I started on Pregnitude last week, and for the first time in 2 years, the scale showed less than 262!! Today, I weigh 260 pounds. Maybe it is a coincidence, but maybe it is the Pregnitude helping? I don’t know, but I’m excited to see more changes, especially with mood swings. My poor husband. I wonder on a daily basis how he can stand me when I can barely stand myself most days. I hate being fat. I don’t like looking sloppy, like I’m lazy, and out of control when I know I’m not. I hate feeling like a hypocrite as a fat health care provider. I want to look the part, ya know?
Thanks for reading. I know this was long, but this really is the short version of my story.;) I will post again soon about what other vitamins and supplements I’m taking.
I will write a post about myself soon, but for the moment just want to share a snippet of information regarding a supplement that I just started taking (Pregnitude), which contains myo-inositol and folic acid.
Women with PCOS may be particularly prone to myo-inositol deficiency. Tissue levels of d-chiro-inositol, which is made from myo-inositol in the body, have been found to be depleted after a simple three day fast. Women with PCOS are prone to using overexercising, fasting, extended detoxing, raw foodism, veganism, crash dieting, and eating disorders for weight management, all of which hold potential to chip away at muscle mass and drain the body of d-chiro-inositol. If told to lose weight to enhance fertility, these practices may intensify, and only worsen reproductive function. Much of the body’s myo-inositol is manufactured in muscle tissue, which is often compromised in PCOS…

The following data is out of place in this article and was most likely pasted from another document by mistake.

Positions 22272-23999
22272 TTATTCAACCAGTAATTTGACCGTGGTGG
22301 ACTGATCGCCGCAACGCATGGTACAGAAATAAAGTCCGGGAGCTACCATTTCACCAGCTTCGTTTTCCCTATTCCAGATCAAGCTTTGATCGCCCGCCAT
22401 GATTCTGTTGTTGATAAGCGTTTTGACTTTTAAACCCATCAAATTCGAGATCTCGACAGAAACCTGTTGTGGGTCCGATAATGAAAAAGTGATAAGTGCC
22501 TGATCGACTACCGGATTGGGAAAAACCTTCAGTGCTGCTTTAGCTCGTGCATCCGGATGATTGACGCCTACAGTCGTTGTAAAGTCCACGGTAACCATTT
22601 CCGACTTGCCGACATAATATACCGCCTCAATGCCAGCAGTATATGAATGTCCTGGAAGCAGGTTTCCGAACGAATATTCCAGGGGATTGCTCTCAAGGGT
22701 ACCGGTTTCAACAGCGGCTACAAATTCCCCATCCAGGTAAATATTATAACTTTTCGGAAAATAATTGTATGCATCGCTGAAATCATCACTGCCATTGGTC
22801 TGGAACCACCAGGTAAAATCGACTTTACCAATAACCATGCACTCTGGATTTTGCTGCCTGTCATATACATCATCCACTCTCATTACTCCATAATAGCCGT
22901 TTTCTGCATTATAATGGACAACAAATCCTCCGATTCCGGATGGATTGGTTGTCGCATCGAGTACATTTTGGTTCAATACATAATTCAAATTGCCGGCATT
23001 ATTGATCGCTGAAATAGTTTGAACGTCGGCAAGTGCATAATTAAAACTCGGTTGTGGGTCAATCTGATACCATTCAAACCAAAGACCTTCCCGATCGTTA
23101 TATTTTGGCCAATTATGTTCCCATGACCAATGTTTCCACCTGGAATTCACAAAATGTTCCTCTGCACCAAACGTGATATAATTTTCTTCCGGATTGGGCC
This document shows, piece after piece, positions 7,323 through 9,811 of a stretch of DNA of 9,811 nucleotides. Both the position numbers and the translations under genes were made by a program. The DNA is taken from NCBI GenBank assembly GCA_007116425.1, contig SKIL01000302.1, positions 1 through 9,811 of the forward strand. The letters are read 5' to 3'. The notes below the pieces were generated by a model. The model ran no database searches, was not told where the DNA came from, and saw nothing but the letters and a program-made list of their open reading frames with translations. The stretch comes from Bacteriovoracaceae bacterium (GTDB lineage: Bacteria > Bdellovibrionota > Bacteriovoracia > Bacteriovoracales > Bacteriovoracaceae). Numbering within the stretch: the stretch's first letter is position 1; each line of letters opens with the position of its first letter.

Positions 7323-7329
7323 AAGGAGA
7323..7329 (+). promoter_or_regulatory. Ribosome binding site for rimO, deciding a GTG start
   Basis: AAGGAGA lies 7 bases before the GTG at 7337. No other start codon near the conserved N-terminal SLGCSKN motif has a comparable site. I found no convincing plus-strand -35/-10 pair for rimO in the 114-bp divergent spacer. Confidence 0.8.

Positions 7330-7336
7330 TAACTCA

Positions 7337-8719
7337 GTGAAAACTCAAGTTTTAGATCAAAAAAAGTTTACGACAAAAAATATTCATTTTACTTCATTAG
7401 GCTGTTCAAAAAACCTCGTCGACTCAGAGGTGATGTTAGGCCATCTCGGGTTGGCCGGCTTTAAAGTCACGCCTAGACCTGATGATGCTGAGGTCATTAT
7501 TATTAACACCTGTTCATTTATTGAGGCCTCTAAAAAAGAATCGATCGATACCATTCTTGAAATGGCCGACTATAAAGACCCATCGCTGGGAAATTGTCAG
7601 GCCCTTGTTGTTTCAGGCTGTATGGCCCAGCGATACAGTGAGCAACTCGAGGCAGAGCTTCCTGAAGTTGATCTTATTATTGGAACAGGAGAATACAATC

You can read more of this particular article here, but I really related to the quote above because it sounds just like me. I have dieted and overexercised for years (to the point where these things don’t even work anymore!). I had no idea that I was jut making my struggle with PCOS more difficult while I thought I was on my way to making it better (by getting healthy).